Dutton's leadership spill killed secret Adani rail plans
THE Federal Government was considering a plan to fund a rail line to open up central Queensland to further mining development but abandoned it after Malcolm Turnbull was rolled as prime minister.
Negotiations for the Australian Rail Track Corporation to build Queensland's first standard gauge rail line would have seen the Government take over Adani's original rail proposal to ensure it could be expanded and accessed by future mines.
The former PM held high level talks with a select number of ministers including Finance Minister Mathias Cormann, deputy PM Michael McCormack and then assistant to the deputy PM Keith Pitt.
Mr Turnbull had not agreed to the push, which came from Nationals and the Queensland LNP, but had not rejected it either, The Courier-Mail h s confirmed.
Executives in Adani, GVK and Waratah Coal were aware of the negotiations.
Mr McCormack privately told some LNP MPs the scheme would go ahead after it was raised in resolutions to the party's state convention and Nationals federal conference last year.
The talks were not resumed after Scott Morrison became PM and Adani later went ahead with a plan to fund its own narrow gauge rail line that has a more limited capacity.
Mr Morrison's office said it was unaware of the earlier negotiations.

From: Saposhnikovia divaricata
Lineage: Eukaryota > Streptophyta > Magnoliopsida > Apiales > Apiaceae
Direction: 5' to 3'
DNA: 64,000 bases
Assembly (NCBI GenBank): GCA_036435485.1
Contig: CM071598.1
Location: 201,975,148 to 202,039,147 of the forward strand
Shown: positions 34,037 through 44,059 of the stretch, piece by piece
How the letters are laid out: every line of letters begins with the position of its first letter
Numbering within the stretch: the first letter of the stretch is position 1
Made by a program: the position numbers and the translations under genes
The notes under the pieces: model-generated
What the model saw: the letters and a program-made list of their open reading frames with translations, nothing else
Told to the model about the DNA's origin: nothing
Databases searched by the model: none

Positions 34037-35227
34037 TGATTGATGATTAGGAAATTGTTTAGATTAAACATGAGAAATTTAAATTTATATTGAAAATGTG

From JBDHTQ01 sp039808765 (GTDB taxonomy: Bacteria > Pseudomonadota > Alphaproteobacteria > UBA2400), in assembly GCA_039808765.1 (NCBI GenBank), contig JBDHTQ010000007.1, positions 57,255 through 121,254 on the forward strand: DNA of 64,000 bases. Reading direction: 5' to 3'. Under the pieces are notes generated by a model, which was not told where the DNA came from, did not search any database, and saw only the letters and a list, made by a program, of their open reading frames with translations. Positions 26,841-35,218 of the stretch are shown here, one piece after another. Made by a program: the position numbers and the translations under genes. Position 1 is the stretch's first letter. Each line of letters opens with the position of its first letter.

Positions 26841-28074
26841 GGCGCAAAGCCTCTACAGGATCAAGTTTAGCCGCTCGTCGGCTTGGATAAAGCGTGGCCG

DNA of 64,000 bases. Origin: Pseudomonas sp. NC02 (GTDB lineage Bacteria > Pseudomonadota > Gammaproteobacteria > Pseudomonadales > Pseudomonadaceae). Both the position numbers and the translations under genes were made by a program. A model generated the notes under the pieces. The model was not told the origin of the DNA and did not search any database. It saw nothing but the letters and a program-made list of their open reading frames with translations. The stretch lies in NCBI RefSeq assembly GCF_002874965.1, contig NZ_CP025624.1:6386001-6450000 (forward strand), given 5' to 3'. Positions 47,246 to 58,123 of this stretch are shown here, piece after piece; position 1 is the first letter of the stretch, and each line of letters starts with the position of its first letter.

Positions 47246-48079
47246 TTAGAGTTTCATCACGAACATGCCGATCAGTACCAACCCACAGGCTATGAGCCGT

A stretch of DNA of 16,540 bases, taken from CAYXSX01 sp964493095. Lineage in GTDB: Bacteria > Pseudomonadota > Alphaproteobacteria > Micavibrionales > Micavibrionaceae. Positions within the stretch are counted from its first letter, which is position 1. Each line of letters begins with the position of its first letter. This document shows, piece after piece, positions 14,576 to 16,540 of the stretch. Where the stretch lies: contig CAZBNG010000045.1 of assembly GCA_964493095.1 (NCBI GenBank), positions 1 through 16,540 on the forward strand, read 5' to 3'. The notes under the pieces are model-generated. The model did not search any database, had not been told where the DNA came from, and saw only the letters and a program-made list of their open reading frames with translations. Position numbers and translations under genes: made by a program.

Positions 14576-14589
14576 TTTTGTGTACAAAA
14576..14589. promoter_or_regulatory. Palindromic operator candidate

But one of the key players in the talks, Mr Pitt, said the plan for the "ARTC to develop a multi-user railway" should still be considered in a bid to create a jobs boom in central Queensland.
"If there was a way to provide an efficient, cost-effective, profitable multi-user railway that would enable the Galilee Basin, then the Federal Government should be considering all options," Mr Pitt told The Courier-Mail.
An Adani spokeswoman said the miner would not comment on earlier proposals and the company it was committed to "building a 200km narrow gauge rail line that will connect the mine site to the existing rail network".
Opposition Leader Bill Shorten yesterday expressed doubt about whether the Adani mine would go ahead.
"The number of people who are to be employed in this coal mine has dropped from 10,000 to just over 1000," he said. "I will believe it when I see it."